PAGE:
Global Policy Forum

UN Team Heads for Horn

May 8, 2000

The United Nations Security Council is to send seven of its ambassadors to Ethiopia and Eritrea this week to try to revive stalled negotiations aimed at resolving their border war. Peace talks mediated by the Organisation of African Unity (OAU) collapsed last Thursday with both countries blaming each other. The conflict is hampering efforts to provide relief for millions of people in the region who are facing famine as a result of a prolonged drought.

The UN delegation, led by the United States ambassador Richard Holbrooke, has been visiting central Africa to discuss peace efforts in the Democratic Republic of Congo. It will now divert north to try to stave off renewed fighting in the two-year-old Horn conflict which is estimated to have cost the lives of tens of thousands of soldiers and civilians.

The ambassadors will urge both sides "to refrain from resorting to force and further hostilities and to commit immediately, seriously and without precondition to negotiations", according to the terms for the mission agreed on Sunday after the Security Council met in emergency session.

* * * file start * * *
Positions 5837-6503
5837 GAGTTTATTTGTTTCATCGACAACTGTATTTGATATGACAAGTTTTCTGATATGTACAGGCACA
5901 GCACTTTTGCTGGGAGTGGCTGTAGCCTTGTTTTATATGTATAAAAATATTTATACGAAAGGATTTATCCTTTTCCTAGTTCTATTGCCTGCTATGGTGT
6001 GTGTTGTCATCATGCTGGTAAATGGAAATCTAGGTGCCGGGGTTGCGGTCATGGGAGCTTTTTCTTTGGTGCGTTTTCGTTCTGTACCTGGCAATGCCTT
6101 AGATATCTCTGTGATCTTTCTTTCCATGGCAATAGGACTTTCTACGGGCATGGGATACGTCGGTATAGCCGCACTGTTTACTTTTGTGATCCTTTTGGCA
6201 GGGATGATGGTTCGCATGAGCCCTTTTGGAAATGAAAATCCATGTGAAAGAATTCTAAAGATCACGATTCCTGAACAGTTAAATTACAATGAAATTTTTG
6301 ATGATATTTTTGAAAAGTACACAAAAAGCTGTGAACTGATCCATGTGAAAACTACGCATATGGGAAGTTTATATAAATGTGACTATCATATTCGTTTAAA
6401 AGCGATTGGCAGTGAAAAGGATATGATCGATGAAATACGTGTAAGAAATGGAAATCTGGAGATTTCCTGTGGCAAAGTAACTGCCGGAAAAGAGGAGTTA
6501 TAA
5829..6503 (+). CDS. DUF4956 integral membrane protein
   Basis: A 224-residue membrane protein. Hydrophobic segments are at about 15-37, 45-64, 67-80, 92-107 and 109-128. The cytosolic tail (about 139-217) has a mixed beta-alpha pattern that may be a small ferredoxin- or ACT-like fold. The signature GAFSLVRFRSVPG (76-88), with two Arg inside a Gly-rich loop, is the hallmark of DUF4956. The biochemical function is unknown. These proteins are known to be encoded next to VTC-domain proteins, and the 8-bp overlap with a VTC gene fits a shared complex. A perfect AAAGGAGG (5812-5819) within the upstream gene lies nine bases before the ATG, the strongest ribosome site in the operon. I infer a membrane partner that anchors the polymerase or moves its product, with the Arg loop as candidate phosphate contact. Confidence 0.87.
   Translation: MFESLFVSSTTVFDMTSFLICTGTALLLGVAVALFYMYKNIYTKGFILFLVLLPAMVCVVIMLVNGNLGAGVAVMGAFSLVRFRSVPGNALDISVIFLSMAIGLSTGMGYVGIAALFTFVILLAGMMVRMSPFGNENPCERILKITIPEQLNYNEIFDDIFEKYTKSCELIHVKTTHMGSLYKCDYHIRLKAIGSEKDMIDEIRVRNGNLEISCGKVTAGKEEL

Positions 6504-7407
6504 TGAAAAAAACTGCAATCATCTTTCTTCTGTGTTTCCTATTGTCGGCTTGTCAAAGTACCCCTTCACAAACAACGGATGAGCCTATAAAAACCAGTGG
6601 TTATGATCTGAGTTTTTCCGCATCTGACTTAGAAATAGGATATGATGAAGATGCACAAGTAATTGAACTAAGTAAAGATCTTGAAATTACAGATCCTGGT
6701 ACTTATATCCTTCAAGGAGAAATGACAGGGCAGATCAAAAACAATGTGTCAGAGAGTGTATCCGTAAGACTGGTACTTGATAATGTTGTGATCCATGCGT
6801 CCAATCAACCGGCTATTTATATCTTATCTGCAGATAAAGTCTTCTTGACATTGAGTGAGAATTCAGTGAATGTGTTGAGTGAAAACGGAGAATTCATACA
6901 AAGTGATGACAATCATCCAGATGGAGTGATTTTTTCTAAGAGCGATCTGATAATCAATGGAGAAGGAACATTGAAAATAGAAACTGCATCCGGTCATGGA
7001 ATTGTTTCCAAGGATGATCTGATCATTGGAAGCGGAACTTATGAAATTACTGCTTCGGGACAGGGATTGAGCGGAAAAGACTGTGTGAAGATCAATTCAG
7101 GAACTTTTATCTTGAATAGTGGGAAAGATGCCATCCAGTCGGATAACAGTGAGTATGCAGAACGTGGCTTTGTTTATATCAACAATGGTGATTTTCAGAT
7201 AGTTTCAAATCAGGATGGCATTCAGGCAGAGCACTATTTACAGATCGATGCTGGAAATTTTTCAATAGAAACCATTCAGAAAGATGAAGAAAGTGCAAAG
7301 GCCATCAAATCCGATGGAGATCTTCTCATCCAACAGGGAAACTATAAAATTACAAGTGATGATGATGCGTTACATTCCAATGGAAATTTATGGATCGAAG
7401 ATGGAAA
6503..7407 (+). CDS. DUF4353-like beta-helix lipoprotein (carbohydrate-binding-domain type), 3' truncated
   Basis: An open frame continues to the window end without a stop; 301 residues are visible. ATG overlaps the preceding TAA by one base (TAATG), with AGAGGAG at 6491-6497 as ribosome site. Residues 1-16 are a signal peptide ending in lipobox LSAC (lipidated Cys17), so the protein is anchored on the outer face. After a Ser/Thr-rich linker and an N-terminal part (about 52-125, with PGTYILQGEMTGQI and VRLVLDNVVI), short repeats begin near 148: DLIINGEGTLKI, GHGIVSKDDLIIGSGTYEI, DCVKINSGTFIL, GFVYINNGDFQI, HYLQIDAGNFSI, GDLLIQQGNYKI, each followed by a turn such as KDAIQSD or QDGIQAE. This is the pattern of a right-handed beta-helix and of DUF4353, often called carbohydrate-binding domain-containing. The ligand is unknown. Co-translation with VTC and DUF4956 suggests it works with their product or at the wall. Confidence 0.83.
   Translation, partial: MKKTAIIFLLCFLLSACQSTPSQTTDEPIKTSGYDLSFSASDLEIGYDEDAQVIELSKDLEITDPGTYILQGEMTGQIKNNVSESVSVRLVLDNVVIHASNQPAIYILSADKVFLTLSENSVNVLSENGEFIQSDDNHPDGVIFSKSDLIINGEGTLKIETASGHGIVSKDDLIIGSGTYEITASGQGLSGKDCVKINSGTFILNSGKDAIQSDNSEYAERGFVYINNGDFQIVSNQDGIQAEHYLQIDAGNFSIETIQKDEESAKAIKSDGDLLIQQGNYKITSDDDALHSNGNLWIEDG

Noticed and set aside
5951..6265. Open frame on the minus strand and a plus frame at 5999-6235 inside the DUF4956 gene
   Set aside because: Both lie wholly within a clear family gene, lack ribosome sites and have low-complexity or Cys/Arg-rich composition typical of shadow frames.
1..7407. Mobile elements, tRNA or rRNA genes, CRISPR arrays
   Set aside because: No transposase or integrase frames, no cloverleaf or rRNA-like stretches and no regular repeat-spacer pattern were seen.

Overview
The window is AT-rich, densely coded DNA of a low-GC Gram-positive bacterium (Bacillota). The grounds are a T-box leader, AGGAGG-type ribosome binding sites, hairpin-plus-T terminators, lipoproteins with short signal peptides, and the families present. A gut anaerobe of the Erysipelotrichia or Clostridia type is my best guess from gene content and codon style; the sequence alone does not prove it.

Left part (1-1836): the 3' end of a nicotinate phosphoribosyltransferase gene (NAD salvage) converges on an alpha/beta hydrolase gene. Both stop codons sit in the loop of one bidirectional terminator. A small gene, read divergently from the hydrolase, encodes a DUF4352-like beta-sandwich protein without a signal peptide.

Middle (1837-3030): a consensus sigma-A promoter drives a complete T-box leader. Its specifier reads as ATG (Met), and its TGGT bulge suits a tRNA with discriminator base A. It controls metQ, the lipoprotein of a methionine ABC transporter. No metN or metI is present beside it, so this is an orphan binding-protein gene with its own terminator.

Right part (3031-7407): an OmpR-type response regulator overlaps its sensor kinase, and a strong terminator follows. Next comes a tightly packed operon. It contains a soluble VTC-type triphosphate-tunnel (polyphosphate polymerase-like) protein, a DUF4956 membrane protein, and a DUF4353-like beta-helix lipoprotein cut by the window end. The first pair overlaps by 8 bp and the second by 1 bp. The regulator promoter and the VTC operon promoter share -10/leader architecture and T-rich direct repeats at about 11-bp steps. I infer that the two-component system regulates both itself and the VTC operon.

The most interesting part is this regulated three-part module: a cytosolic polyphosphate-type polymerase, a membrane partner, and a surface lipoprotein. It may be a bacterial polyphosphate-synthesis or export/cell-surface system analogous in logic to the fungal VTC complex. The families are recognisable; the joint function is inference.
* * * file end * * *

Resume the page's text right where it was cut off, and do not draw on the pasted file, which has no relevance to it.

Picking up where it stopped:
They will also "express in the strongest possible terms the council's support for the OAU peace process" and for continuing efforts to achieve a negotiated settlement.

Uneasy calm

Both Ethiopia and Eritrea say they have accepted in principle a framework peace agreement drafted by the OAU, but they cannot agree on how to implement it.

The conflict began in May 1998, when Eritrean forces moved into a disputed piece of territory in the Badme area at the western end of the border. It subsequently spread to three separate fronts. The fiercest fighting was in February 1999, when the Ethiopians recaptured Badme. Since then an uneasy calm has prevailed, broken only by isolated incidents of fighting, as both sides have built up their forces along the border.

A number of governments providing relief to the drought-stricken Horn of Africa have pointed out in recent months that an end to the border dispute would allow them to concentrate efforts more fully on combating the food crisis.

More Information on Ethiopia and Eritrea


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